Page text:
Aquifers, underground pockets of water, exist in porous bedrock formations, such as sandstone. Deposits of petroleum and natural gas can also be found and accessed by drilling through bedrock.
     
    Building foundations are sometimes secured by drilling to the rockhead. Soil and unconsolidated rock often cannot support the weight of a building, and the building may sag or sink. 
     
    Engineers also rely on bedrock to make sure bridges are safe and secure. To erect the Brooklyn Bridge, for instance, engineers created airtight cylinders to transport workers deep below the bed of the East River in New York, New York. These workers could then secure the bridge's towers directly to the bedrock. (One tower, at least! The Brooklyn tower is anchored in bedrock, while the Manhattan tower is anchored in the sand of the riverbed.)
  • Term Part of Speech Definition Encyclopedic Entry
    aquifer Noun

    an underground layer of rock or earth which holds groundwater.

    Encyclopedic Entry: aquifer
    assess Verb

    to evaluate or determine the amount of.

    bedrock Noun

    solid rock beneath the Earth's soil and sand.

    Encyclopedic Entry: bedrock
    chemical weathering Noun

    process changes the composition of rocks, often transforming them when water interacts with minerals to create various chemical reactions.

    civil engineer Noun

    person who works in the design and construction of buildings, roads, and other public facilities.

    crust Noun

    rocky outermost layer of Earth or other planet.

    Encyclopedic Entry: crust
    drill Verb

    to make a hole using a rotating digging tool.

    erosion Noun

    act in which earth is worn away, often by water, wind, or ice.

    Encyclopedic Entry: erosion
    expose Verb

    to uncover.

    geologic map Noun

    representation of spatial information displaying data about rocks and minerals.

    geology Noun

    study of the physical history of the Earth, its composition, its structure, and the processes that form and change it.

    glacier Noun

    mass of ice that moves slowly over land.

    Encyclopedic Entry: glacier
    granite Noun

    type of hard, igneous rock.

    gravel Noun

    small stones or pebbles.

    Ice Age Noun

    last glacial period, which peaked about 20,000 years ago.

    landscape Noun

    the geographic features of a region.

    Encyclopedic Entry: landscape
    mineral Noun

    inorganic material that has a characteristic chemical composition and specific crystal structure.

    natural gas Noun

    type of fossil fuel made up mostly of the gas methane.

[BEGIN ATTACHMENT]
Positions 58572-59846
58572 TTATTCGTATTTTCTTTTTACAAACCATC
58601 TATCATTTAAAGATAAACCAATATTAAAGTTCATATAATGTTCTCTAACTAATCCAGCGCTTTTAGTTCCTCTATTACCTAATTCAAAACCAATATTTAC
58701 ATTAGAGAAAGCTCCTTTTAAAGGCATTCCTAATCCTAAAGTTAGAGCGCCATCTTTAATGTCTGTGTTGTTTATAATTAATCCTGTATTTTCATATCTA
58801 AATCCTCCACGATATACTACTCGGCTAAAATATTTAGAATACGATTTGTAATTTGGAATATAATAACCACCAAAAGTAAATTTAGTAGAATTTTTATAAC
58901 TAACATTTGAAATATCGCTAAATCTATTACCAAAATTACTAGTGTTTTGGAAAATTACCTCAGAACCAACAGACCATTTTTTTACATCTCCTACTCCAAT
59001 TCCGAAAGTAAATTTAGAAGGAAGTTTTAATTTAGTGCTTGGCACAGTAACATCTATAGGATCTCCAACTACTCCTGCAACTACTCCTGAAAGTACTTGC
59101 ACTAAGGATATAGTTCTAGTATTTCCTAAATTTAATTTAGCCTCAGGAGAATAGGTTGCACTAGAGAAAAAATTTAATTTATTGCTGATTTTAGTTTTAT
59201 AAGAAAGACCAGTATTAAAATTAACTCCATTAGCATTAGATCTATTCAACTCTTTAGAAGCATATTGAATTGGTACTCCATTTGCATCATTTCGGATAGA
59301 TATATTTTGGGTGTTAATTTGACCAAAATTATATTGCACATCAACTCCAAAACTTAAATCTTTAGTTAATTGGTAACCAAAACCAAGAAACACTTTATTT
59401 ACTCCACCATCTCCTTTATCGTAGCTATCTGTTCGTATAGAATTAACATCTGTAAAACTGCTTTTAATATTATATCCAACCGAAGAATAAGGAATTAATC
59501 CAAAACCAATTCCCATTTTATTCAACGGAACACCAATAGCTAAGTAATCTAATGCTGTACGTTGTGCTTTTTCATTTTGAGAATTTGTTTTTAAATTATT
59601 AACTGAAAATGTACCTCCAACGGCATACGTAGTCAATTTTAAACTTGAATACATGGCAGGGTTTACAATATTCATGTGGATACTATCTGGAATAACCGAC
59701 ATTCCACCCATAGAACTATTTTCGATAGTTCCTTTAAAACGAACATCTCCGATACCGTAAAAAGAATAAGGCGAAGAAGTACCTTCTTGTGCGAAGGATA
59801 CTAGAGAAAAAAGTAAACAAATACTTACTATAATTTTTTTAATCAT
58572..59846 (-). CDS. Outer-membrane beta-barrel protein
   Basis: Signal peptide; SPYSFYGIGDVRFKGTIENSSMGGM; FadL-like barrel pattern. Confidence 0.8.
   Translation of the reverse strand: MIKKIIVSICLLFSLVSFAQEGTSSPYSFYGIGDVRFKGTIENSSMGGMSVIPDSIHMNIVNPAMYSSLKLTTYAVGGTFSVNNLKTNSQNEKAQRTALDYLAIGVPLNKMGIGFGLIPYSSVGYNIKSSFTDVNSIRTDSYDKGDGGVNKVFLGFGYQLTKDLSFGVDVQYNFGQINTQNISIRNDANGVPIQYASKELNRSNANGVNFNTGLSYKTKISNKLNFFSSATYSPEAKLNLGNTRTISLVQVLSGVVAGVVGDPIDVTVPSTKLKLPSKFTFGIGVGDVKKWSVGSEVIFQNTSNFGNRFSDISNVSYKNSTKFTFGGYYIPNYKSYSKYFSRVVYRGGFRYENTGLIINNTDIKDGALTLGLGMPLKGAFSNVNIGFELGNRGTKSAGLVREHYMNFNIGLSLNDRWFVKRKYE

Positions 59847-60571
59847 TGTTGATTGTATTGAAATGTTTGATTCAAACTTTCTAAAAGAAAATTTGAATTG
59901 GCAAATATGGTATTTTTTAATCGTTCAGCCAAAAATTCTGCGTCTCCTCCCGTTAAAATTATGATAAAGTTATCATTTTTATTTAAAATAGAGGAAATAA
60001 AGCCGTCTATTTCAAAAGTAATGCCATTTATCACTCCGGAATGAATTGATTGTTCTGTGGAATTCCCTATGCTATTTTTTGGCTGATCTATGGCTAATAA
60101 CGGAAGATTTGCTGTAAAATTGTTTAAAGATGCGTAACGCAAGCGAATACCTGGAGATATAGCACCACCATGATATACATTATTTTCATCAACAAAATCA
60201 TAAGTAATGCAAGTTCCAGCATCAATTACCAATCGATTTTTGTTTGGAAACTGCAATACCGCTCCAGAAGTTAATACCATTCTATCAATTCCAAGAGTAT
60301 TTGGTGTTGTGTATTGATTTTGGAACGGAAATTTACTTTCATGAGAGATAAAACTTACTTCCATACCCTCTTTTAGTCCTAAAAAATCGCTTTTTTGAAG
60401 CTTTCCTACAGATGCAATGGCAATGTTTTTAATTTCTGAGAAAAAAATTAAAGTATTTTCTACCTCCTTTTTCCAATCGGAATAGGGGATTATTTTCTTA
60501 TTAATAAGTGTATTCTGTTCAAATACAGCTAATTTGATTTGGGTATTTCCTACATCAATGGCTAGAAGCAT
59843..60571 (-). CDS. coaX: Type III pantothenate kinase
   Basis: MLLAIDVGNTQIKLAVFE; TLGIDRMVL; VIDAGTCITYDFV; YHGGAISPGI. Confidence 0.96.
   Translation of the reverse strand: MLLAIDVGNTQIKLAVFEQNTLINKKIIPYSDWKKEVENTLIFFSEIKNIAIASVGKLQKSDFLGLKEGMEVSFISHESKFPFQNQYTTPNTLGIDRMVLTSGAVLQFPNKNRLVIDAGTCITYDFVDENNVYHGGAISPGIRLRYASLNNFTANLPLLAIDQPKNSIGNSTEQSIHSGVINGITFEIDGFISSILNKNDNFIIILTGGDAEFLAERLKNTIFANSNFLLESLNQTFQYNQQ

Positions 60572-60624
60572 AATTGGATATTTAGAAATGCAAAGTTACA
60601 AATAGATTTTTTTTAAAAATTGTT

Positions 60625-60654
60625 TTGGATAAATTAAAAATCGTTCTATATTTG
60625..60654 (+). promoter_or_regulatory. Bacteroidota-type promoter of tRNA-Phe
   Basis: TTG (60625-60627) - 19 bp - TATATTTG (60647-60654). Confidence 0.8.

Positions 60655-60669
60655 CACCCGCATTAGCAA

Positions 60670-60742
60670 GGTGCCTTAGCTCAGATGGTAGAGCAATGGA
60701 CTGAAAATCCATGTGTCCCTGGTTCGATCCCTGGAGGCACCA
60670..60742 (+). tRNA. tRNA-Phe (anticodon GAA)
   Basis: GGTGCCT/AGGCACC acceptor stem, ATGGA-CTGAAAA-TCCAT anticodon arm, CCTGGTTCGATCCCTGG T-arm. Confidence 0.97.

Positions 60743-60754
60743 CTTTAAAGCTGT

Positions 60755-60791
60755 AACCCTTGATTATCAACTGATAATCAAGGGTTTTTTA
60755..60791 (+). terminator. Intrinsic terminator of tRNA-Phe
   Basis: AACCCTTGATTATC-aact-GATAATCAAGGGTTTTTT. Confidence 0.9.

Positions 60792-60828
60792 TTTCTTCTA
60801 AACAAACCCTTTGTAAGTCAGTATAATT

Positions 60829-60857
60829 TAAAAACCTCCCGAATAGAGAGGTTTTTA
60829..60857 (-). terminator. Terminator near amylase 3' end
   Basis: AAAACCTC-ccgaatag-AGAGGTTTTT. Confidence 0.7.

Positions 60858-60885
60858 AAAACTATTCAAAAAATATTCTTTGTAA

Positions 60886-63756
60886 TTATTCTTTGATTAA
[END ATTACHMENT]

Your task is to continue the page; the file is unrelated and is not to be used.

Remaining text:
Encyclopedic Entry: natural gas
    orogenic event Noun

    process of a specific mountain range or ranges being formed.

    outcropping Noun

    layer of rock visible above the surface of the Earth.

    particle Noun

    small piece of material.

    petroleum Noun

    fossil fuel formed from the remains of ancient organisms. Also called crude oil.

    plateau Noun

    large region that is higher than the surrounding area and relatively flat.

    Encyclopedic Entry: plateau
    porous Adjective

    full of tiny holes, or able to be permeated by water.

    quarry Noun

    site where stone is mined.

    Encyclopedic Entry: quarry
    rock Noun

    natural substance composed of solid mineral matter.

    rockhead adjective, noun

    upper boundary of a bedrock formation.

    root Noun

    part of a plant that secures it in the soil, obtains water and nutrients, and often stores food made by leaves.

    rubble Noun

    rough pieces of stone.

    sand Noun

    small, loose grains of disintegrated rocks.

    sandstone Noun

    rock formed by grains of sand.

    saprolite Noun

    weathered or decomposed bedrock that essentially remains in its original site.

    sediment Noun

    solid material transported and deposited by water, ice, and wind.

    Encyclopedic Entry: sediment
    soil Noun

    top layer of the Earth's surface where plants can grow.

    stratigraphy Noun

    the study of stratified, or layered, rocks.

    tectonic uplift Noun

    movement of plates beneath the Earth's surface that causes one part of the landscape to rise higher than the surrounding area.

    till Noun

    rock, earth, and gravel left behind by a retreating or melting glacier.

    unconsolidated rock Noun

    minerals or sediments in the form of loose particles, such as sand or gravel.

    weathering Noun

    the breaking down or dissolving of the Earth's surface rocks and minerals.

    Encyclopedic Entry: weathering